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Alvarez v. Colvin

United States District Court, D. New Mexico

January 9, 2017

VERONICA ALVAREZ, Plaintiff,
v.
CAROLYN W. COLVIN, Acting Commissioner of the Social Security Administration, Defendant.

          PROPOSED FINDINGS AND RECOMMENDED DISPOSITION

          HON. CARMEN E. GARZA, UNITED STATES MAGISTRATE JUDGE

         THIS MATTER is before the Court on Plaintiff Veronica Alvarez's Motion to Reverse and Remand for a Rehearing with Supporting Memorandum (the “Motion”), (Doc. 29), filed September 19, 2016; Defendant's Brief in Response to Plaintiff's Motion to Reverse and Remand for a Rehearing (the “Response”), (Doc. 32), filed December 2, 2016; and Ms. Alvarez's Reply in Support of Motion to Reverse and Remand for Rehearing with Supportive Memorandum (the “Reply”), (Doc. 34), filed December 16, 2016. District Judge C. LeRoy Hansen referred this case to Magistrate Judge Carmen E. Garza to perform legal analysis and recommend an ultimate disposition of the case. (Doc. 8).

         On May 17, 2007, Veronica Alvarez applied for Supplemental Social Security Income under Title II of the Social Security Act, alleging disability beginning on June 1, 2005. (Administrative Record “AR” 129-131). Ms. Alvarez's claim was initially denied on July 16, 2010, (AR 68-71), and again upon reconsideration on September 15, 2010. (AR 72-75). A request for a hearing was filed, (AR 80-81), and a hearing was held on August 2, 2011, before Administrative Law Judge David R. Wurm. (AR 39-63). Ms. Alvarez, John W. Hickman, an impartial medical expert, and Mary Diane Weber, an impartial vocational expert (“VE”) testified at the hearing. (AR 39-63). Ms. Alvarez was represented at the hearing by non-attorney representative Will Sanchez. (AR 25). The ALJ issued an unfavorable decision on September 20, 2011, finding that Ms. Alvarez was not disabled under the SSA. (AR 22-38).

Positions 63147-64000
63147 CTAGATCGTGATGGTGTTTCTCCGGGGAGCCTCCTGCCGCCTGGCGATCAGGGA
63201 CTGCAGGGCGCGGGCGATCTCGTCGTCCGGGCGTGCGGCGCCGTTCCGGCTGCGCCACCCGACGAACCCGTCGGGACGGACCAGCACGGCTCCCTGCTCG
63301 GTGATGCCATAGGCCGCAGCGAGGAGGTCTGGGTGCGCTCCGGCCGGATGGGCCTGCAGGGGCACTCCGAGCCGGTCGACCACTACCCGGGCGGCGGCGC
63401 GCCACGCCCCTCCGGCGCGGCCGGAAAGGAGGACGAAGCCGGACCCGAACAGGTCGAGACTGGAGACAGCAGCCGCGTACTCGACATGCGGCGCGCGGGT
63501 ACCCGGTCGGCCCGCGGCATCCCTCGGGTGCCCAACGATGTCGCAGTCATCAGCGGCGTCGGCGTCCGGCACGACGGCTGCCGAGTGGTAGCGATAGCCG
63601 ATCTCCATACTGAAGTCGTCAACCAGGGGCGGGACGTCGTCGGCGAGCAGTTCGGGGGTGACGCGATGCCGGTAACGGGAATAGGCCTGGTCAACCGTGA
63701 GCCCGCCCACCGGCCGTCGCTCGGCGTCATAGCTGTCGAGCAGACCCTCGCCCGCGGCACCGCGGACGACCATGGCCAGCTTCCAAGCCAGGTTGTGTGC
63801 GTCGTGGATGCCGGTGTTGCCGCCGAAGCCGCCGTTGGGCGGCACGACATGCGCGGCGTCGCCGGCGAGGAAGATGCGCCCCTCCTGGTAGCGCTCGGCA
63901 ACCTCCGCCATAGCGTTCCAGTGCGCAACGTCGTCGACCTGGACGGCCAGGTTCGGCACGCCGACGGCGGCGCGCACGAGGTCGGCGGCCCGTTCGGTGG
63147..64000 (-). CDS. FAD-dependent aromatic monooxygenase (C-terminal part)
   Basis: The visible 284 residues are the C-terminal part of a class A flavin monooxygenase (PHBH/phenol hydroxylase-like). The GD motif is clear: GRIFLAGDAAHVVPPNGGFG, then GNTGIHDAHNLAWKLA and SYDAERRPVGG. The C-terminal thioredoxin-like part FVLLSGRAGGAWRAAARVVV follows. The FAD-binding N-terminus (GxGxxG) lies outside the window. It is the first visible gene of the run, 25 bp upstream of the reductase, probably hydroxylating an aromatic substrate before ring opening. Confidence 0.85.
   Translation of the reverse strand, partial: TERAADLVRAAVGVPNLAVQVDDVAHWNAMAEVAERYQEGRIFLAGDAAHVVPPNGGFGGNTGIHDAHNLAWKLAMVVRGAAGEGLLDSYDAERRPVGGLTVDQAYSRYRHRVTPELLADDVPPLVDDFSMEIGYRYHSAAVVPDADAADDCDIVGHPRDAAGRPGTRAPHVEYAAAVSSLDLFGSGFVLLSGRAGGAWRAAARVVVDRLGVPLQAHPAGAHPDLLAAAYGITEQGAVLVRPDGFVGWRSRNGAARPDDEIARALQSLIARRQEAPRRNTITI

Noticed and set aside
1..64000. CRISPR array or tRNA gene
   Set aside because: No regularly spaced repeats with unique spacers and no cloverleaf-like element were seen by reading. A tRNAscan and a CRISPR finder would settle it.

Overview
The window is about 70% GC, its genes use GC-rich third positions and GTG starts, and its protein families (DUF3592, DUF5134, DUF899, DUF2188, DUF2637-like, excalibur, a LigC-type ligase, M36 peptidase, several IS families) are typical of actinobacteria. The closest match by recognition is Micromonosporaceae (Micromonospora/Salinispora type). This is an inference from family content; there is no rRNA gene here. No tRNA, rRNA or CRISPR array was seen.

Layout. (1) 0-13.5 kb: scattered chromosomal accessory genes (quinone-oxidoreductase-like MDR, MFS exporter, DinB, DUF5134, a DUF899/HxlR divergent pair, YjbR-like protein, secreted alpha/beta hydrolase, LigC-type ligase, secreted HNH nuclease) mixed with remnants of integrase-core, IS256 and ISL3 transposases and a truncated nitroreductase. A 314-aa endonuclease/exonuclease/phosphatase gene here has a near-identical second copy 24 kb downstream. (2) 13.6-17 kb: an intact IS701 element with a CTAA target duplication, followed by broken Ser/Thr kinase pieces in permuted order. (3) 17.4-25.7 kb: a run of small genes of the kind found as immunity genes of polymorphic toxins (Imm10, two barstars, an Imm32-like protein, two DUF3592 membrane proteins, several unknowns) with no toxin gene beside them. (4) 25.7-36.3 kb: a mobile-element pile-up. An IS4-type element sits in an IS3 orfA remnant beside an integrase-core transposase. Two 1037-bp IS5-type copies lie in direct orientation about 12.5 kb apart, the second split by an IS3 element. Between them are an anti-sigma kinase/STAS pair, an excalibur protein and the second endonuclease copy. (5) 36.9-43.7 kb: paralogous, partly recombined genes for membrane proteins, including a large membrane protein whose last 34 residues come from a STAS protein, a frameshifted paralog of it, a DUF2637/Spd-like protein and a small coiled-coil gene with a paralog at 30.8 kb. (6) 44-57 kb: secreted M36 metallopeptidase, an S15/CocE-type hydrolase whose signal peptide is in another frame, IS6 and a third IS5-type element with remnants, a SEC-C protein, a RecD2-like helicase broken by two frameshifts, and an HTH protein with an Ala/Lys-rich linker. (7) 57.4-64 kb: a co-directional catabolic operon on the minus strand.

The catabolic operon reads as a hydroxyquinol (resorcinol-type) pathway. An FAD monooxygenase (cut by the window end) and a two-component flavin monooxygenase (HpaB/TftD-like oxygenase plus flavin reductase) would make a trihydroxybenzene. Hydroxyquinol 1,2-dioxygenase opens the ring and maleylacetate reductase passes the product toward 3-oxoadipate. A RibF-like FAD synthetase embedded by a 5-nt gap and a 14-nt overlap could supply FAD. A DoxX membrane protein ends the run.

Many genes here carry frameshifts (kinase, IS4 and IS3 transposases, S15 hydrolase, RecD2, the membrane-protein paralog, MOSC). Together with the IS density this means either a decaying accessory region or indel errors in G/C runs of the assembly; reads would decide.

Through current counsel, Michael D. Armstrong, Ms. Alvarez filed an application for review by the Appeals Council on October 24, 2011, (AR 16-17), which was denied on February 22, 2013, (AR 1-5), making the decision of ALJ Wurm the final decision of the Commissioner of the Social Security Administration (the “Commissioner” and “SSA”). This Court reviewed the case and remanded it back to the ALJ to “consider the entire record.” (AR 410).